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I'm parsing this document using nokogiri. I found there are some (elipses) characters in that page and can't be removed. I want to know how to use Ruby to replace all (elipses) to ... (three periods).

BTW, you can search this string to find all …s

Specifies whether ALTER TABLE

Edit: I added my program and the error message.

# encoding: UTF-8
require 'nokogiri'
require 'open-uri'
require 'terminal-table'

def change s
    {Nokogiri::HTML(" ").text => " ", 
     Nokogiri::HTML(""").text => '"',
     Nokogiri::HTML("™").text => '(TM)',
     Nokogiri::HTML("&").text => "&",
     Nokogiri::HTML("&lt;").text => "<",
     Nokogiri::HTML("&gt;").text => ">",
     Nokogiri::HTML("&copy;").text => "(C)",
     Nokogiri::HTML("&reg;").text => "(R)",
     Nokogiri::HTML("&yen;").text => " "}.each do |k, v|
         s.gsub!(k, v)
     end
     s
end

doc = Nokogiri::HTML(open('http://msdn.microsoft.com/en-us/library/ms189782.aspx').read.tr("…","..."))
temp = []
doc.xpath('//div[@class="tableSection"]/table[position() = 1]/tr').each do |e|
    temp << e.css("td, th").map(&:text).map(&:strip).map {|x| x = change x; x.split(/\n/).map {|z| z.gsub(/.{80}/mi, "\\0\n")}.join("\n")}
end

table = Terminal::Table.new
table.headings = temp.shift
table.rows = temp


puts table

Error:

F:\dropbox\Dropbox\temp>ruby nokogiri.rb
nokogiri.rb:21: invalid multibyte char (UTF-8)
nokogiri.rb:21: invalid multibyte char (UTF-8)
nokogiri.rb:21: syntax error, unexpected $end, expecting ')'
...ary/ms189782.aspx').read.tr("í¡","..."))
...                               ^

F:\dropbox\Dropbox\temp>
share|improve this question
5  
Do you want to change "..." to "..." or do you want to change "..." to "..."? –  Mike Samuel Feb 23 '12 at 21:23
    
Mike Samuel: THat's (a single char) to ... three chars. –  Mchl Feb 23 '12 at 21:25
1  
Use the Unicode escape "\u2026" instead of a literal for the three-dots-character or see here how to specify the encoding for your source code: blog.grayproductions.net/articles/… –  theglauber Feb 23 '12 at 21:42

3 Answers 3

up vote 5 down vote accepted

It probably depends on the encoding of the file you're working with, but try using

"\u2026"

for the single-character 3-dots aka "horizontal ellipsis" (the one you want to replace).

share|improve this answer
3  
"\u0085" is a control character, NEL. The ellipsis character is "\u2026". You're probably thinking of the Windows-1252 character set. –  Keith Thompson Feb 23 '12 at 21:42
    
I tried your method. The error disappears but it seems that the characters were not replaced. Weird. BTW, how do you find the code of this character? –  Yousui Feb 23 '12 at 21:42
    
Wow, \u2026 works like a charm!! Thanks Keith. How do you find this value of that character? –  Yousui Feb 23 '12 at 21:43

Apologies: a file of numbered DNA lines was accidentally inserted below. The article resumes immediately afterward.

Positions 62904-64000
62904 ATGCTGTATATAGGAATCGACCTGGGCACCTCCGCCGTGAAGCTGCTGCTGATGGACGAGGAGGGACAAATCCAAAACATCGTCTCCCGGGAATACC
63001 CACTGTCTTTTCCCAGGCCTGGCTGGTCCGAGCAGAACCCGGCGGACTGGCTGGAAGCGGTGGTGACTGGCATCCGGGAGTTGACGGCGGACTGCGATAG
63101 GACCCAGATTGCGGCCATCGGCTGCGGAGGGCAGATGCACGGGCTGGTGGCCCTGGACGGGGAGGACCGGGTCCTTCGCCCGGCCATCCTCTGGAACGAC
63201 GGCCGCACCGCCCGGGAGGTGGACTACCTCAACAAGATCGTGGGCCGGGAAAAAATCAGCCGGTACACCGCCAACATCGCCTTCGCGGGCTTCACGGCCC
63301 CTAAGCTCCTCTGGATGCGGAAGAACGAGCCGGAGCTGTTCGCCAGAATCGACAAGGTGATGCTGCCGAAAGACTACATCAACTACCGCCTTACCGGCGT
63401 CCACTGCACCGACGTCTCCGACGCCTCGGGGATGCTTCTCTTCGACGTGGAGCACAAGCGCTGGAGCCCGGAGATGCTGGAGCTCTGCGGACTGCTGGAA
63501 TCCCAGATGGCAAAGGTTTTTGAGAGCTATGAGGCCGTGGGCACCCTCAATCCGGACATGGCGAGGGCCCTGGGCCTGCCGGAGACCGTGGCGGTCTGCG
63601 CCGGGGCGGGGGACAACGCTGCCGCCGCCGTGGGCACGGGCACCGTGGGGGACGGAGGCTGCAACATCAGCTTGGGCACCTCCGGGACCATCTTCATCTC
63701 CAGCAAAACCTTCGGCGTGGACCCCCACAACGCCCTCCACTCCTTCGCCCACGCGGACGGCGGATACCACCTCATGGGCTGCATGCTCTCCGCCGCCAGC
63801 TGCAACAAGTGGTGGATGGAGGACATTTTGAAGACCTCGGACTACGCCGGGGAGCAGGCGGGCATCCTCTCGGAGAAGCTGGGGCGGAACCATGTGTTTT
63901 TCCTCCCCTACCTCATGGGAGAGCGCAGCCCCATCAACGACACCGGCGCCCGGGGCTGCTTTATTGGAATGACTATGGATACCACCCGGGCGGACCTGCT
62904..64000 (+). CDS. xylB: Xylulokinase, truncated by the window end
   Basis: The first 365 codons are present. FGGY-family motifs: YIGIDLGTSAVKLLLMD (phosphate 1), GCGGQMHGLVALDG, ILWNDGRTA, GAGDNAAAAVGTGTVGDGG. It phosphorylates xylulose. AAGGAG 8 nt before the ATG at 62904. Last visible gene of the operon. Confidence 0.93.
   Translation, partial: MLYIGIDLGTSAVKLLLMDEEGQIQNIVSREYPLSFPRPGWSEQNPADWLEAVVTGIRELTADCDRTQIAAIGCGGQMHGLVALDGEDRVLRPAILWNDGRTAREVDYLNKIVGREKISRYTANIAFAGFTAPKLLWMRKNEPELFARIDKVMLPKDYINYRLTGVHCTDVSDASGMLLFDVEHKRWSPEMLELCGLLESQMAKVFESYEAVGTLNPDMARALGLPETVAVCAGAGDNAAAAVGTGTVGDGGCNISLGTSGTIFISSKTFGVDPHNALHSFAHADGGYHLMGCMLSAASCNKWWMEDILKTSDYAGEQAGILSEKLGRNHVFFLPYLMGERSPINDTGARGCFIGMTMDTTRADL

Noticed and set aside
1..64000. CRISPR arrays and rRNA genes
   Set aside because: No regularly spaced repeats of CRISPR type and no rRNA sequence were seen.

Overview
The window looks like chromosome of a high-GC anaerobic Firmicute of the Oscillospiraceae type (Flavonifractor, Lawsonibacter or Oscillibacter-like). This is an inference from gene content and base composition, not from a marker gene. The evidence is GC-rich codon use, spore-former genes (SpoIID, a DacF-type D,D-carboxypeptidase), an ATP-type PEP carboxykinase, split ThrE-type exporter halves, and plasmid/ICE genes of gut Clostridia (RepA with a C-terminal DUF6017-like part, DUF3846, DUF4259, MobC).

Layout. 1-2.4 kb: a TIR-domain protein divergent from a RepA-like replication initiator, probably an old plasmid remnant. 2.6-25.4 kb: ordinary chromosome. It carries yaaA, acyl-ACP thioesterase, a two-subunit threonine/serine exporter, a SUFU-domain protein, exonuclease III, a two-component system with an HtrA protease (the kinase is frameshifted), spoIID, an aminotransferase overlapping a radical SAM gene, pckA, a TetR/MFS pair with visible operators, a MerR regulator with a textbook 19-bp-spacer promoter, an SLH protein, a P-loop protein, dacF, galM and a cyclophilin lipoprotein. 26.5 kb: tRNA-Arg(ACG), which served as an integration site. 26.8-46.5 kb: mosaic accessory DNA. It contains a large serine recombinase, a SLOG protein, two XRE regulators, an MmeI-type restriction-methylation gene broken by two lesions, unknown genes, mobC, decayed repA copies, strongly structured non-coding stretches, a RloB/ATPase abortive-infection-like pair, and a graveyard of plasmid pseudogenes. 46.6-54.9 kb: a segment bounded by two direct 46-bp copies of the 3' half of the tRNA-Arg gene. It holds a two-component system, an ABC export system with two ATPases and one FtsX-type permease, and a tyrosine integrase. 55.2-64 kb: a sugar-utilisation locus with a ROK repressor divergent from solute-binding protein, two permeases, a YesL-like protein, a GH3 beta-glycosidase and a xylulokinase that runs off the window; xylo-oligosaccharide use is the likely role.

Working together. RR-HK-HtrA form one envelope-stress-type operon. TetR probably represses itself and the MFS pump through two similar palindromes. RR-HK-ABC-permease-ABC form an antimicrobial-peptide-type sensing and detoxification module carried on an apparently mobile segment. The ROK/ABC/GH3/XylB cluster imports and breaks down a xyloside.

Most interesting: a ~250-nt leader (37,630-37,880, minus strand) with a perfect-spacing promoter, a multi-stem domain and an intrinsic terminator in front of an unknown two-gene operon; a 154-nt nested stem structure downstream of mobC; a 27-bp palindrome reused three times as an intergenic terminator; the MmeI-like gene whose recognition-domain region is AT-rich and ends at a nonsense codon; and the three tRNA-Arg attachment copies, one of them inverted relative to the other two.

See Keith's comment above. Fixing my answer. Thanks, Keith, yes, i looked it up in the wrong place. –  theglauber Feb 23 '12 at 21:44
1  
How to find the code: (1) if you have it in ruby, you can print it out using "p" or "inspect". Otherwise, (2) google for it (e.g. "Unicode ellipsis") or (3) check the tables in unicode.org/charts or fileformat.info/info/unicode/index.htm –  theglauber Feb 23 '12 at 22:07
"It was a dark and stormy night…".gsub("…", "...")
share|improve this answer
    
Sorry, posted my answer before I saw this almost-identical one :) –  kevtufc Feb 23 '12 at 21:31
    
I edited my question, please check my code. Thanks. –  Yousui Feb 23 '12 at 21:41
    
@Yousui: I see. Ruby handles unicode nicely, it's those durn html character entities. –  ben author Feb 23 '12 at 21:54
    
Don't forget to set your # encoding header to do things like this. –  tadman Feb 23 '12 at 23:00

I'd just String#tr on it first.

open("http://msdn.microsoft.com/en-us/library/ms189782.aspx").read.tr("…","...")

And run Nokogiri on that...

share|improve this answer
2  
That would replace by a single dot in Ruby 1.9 while working in 1.8. I'd use a more reliably method, I guess. –  Joey Feb 23 '12 at 21:38
    
Ah! Didn't know that. –  kevtufc Feb 23 '12 at 21:44
    
Well, it's not documented, which technically makes it undefined behaviour, I guess. –  Joey Feb 23 '12 at 21:45
    
tr traditionally maps a single character from the first string to the corresponding single character in the second string. 'foo'.tr('fo','ab') is "abb" when evaluated. –  tadman Feb 23 '12 at 23:01
    
The stupid thing is: I knew that. I have no idea why I used $tr$ but I tapped it into $irb$ and it worked, so I just pasted it. –  kevtufc Feb 23 '12 at 23:11

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